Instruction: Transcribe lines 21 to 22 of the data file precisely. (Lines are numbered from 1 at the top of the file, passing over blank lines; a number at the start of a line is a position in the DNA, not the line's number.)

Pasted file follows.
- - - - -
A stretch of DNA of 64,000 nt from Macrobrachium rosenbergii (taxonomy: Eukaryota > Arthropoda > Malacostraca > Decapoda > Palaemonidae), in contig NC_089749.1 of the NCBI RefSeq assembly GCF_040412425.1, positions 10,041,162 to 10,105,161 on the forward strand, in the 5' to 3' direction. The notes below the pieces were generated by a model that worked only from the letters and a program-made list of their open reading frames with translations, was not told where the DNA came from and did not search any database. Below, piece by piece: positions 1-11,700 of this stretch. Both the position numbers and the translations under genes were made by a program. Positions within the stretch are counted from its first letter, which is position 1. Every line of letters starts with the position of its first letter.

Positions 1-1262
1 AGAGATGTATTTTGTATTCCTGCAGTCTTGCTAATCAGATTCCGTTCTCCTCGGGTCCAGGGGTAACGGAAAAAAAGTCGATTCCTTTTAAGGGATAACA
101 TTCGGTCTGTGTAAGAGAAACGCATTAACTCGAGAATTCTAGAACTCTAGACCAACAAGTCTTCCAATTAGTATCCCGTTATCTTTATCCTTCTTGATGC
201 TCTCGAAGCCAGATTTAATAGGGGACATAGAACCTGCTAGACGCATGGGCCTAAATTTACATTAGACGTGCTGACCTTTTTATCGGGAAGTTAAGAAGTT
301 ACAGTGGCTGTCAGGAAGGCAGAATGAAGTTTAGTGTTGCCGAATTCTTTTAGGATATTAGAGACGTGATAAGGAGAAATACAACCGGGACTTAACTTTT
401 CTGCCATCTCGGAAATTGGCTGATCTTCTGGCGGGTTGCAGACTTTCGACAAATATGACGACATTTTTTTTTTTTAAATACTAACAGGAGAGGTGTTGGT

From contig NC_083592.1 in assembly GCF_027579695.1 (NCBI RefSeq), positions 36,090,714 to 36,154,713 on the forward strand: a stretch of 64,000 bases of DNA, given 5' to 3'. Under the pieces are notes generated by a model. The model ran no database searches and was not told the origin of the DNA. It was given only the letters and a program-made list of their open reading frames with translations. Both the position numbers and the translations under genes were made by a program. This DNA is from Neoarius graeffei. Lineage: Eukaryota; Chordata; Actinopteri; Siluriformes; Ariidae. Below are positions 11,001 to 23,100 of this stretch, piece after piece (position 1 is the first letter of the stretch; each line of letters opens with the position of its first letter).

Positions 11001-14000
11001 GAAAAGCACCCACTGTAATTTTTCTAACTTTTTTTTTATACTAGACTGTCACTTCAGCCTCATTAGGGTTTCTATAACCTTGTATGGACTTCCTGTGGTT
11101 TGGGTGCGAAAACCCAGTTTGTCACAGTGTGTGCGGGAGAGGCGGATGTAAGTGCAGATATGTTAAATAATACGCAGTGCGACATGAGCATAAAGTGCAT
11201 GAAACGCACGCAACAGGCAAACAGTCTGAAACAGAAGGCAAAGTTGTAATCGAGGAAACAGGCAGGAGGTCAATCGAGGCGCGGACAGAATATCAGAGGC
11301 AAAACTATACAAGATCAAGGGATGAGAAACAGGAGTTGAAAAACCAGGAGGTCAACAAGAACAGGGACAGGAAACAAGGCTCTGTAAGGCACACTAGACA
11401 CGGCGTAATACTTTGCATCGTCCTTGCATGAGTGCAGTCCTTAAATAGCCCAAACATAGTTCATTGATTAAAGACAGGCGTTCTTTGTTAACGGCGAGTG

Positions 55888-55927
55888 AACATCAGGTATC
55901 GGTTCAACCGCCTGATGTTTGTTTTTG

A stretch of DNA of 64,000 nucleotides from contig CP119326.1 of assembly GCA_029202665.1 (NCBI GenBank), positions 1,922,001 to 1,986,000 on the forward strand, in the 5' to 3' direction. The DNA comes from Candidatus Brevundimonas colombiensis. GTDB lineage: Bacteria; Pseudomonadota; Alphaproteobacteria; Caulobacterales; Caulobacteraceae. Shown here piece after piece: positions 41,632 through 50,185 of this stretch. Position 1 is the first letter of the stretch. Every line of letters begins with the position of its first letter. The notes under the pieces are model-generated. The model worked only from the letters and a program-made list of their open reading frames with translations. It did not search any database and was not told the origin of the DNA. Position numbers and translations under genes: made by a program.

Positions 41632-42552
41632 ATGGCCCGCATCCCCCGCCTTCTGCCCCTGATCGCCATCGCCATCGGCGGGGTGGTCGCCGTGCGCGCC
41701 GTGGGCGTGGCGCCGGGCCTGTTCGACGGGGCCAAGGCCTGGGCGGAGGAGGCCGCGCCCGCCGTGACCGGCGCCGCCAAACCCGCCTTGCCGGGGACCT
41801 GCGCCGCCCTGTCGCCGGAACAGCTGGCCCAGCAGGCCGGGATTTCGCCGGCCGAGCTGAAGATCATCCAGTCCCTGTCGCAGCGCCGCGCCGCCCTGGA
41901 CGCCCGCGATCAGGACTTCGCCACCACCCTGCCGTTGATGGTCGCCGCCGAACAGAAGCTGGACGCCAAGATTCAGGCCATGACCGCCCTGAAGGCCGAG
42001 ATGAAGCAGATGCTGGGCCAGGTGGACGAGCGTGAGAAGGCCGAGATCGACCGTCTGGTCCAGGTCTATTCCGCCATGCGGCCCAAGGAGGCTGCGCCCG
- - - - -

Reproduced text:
41701 GTGGGCGTGGCGCCGGGCCTGTTCGACGGGGCCAAGGCCTGGGCGGAGGAGGCCGCGCCCGCCGTGACCGGCGCCGCCAAACCCGCCTTGCCGGGGACCT
41801 GCGCCGCCCTGTCGCCGGAACAGCTGGCCCAGCAGGCCGGGATTTCGCCGGCCGAGCTGAAGATCATCCAGTCCCTGTCGCAGCGCCGCGCCGCCCTGGA